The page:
This is another excellent TED talk from July of 2011, this time regarding western military intervention in Afghanistan. The closing of his talk is too good to miss, so I’ve transcribed it below for anyone who doesn’t want to watch. Besides it being an honest analysis of western involvement in the region from someone who’s spent a tremendous amount of time there, Stewart constructs a clear, well-reasoned, thought-provoking argument that should be a positive example of debate for anyone interested in engaging in public discourse about topics like this.
Rory Stewart: “When people talk about intervention, they imagine there is some scientific theory – the RAND Corporation goes around counting 43 previous insurgencies, producing mathematical formulas saying ‘You need one trained counter-insurgent for every 20 members of the population.’ – this is the wrong way of looking at it. You need to look at it in the way you look at mountain rescue.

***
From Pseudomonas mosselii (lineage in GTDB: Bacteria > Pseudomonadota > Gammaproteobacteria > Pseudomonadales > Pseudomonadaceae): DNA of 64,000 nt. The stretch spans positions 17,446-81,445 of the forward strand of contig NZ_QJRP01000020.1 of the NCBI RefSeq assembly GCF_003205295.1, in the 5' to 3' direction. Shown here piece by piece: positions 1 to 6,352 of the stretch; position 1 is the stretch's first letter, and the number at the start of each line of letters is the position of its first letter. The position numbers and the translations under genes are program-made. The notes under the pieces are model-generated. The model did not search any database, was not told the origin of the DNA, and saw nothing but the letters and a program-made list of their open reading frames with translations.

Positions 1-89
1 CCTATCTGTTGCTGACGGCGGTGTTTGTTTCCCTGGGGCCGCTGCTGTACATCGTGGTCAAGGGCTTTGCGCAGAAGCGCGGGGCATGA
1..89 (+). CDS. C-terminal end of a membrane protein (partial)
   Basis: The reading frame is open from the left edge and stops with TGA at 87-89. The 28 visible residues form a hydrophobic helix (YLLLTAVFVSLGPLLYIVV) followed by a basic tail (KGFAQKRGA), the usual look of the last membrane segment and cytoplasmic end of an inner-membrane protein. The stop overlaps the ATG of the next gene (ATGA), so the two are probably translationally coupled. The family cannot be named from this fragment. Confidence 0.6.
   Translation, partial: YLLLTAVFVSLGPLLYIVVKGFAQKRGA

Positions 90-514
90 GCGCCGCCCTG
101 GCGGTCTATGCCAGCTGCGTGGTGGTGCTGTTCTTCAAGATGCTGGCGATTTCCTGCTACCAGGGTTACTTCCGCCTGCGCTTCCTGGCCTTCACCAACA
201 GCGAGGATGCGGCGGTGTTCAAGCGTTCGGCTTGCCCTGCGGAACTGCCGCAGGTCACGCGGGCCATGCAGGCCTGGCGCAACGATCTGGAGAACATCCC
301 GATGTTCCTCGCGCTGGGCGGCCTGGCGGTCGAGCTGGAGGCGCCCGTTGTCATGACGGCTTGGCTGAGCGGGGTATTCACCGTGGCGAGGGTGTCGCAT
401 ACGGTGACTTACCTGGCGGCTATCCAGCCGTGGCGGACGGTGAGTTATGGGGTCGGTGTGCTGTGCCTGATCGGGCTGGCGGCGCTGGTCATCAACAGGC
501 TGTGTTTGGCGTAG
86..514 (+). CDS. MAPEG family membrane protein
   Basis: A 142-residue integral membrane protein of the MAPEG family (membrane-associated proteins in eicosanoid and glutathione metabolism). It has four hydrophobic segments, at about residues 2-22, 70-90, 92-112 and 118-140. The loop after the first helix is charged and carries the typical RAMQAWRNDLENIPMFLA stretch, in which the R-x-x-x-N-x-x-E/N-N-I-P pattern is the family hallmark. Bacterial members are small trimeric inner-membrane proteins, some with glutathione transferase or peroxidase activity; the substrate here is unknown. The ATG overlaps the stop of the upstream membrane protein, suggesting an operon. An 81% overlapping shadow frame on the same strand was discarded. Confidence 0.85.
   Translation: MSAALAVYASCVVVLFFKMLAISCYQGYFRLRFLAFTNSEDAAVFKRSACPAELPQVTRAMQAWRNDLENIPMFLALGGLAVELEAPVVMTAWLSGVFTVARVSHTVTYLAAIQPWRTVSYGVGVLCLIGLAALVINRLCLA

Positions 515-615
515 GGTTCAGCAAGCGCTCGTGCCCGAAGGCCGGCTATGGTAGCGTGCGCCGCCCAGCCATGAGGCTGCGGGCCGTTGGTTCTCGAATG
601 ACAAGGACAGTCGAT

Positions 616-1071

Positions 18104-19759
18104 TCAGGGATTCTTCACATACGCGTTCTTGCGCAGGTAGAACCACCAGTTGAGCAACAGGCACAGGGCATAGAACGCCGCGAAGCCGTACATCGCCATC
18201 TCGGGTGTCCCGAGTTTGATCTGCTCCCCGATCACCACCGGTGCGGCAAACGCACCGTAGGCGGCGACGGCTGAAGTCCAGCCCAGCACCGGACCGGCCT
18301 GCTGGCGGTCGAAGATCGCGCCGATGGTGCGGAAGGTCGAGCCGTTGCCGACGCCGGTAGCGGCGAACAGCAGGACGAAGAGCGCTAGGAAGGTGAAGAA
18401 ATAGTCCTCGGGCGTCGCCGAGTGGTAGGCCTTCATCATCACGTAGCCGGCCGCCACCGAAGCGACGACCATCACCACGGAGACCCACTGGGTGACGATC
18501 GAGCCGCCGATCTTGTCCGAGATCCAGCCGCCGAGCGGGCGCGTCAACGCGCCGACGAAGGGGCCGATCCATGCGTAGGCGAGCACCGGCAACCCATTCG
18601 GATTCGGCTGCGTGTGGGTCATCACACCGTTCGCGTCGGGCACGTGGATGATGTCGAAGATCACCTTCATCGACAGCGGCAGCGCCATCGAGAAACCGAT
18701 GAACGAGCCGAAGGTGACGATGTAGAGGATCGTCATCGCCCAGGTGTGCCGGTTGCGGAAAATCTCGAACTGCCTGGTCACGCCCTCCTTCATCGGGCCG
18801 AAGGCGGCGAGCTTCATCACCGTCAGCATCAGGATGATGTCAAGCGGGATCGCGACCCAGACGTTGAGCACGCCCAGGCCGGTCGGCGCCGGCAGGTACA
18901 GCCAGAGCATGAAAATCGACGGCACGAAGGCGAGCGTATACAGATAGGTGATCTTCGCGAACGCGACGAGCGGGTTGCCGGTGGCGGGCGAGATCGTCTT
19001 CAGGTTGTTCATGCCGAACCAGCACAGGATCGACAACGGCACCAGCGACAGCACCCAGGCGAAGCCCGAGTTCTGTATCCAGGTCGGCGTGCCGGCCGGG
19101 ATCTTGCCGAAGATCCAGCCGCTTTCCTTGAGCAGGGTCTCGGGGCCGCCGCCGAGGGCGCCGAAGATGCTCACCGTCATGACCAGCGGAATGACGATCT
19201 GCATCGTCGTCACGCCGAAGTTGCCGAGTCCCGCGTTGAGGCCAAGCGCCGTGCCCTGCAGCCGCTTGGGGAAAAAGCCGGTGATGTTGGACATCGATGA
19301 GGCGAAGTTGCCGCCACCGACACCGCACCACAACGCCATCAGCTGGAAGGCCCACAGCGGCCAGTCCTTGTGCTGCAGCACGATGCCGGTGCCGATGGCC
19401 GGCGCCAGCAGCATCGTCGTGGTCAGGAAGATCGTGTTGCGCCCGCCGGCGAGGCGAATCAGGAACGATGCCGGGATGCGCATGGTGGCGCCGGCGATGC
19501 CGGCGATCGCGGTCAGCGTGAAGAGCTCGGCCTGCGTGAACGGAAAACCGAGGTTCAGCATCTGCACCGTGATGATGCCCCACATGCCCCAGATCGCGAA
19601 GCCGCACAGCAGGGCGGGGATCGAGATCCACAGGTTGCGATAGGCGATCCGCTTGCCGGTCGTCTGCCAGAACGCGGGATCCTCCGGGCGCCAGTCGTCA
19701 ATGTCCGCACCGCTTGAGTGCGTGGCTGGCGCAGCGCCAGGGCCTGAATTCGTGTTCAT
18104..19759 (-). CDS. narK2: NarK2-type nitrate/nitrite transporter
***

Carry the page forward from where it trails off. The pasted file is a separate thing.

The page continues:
When you’re doing mountain rescue, you don’t take a doctorate in ‘Mountain Rescue.’ You look for somebody who knows the terrain. It’s about context. You understand that you can prepare, but the amount of preparation you can do is limited. You can take some water, you can have a map, you can have a pack, but what really matters is two kinds of problems: problems that occur on the mountain which you couldn’t anticipate, such as, for example, ice on a slope, but which you can get around, and problems which you couldn’t anticipate and which you can’t get around, like a sudden blizzard, or an avalanche, or a change in the weather. And the key to this is a guide who has been on that mountain in every temperature, at every period; a guide who, above all, knows when to turn back, who doesn’t press on relentlessly when conditions turn against them.
What we look for in firemen, in climbers, in policemen, and what we should look for in intervention, is intelligent risk-takers. Not people who plunge blind off a cliff, who jump into a burning room, but who weigh their risks, weigh their responsibilities. Because the worst thing we’ve done in Afghanistan is this idea that failure is not an option. It makes failure invisible, inconceivable, and inevitable. And if we can resist this crazy slogan, we shall discover in Egypt, in Syria, in Lybia, and anywhere else we go in the world that if we can often do much less than we pretend, we can do much more than we fear.”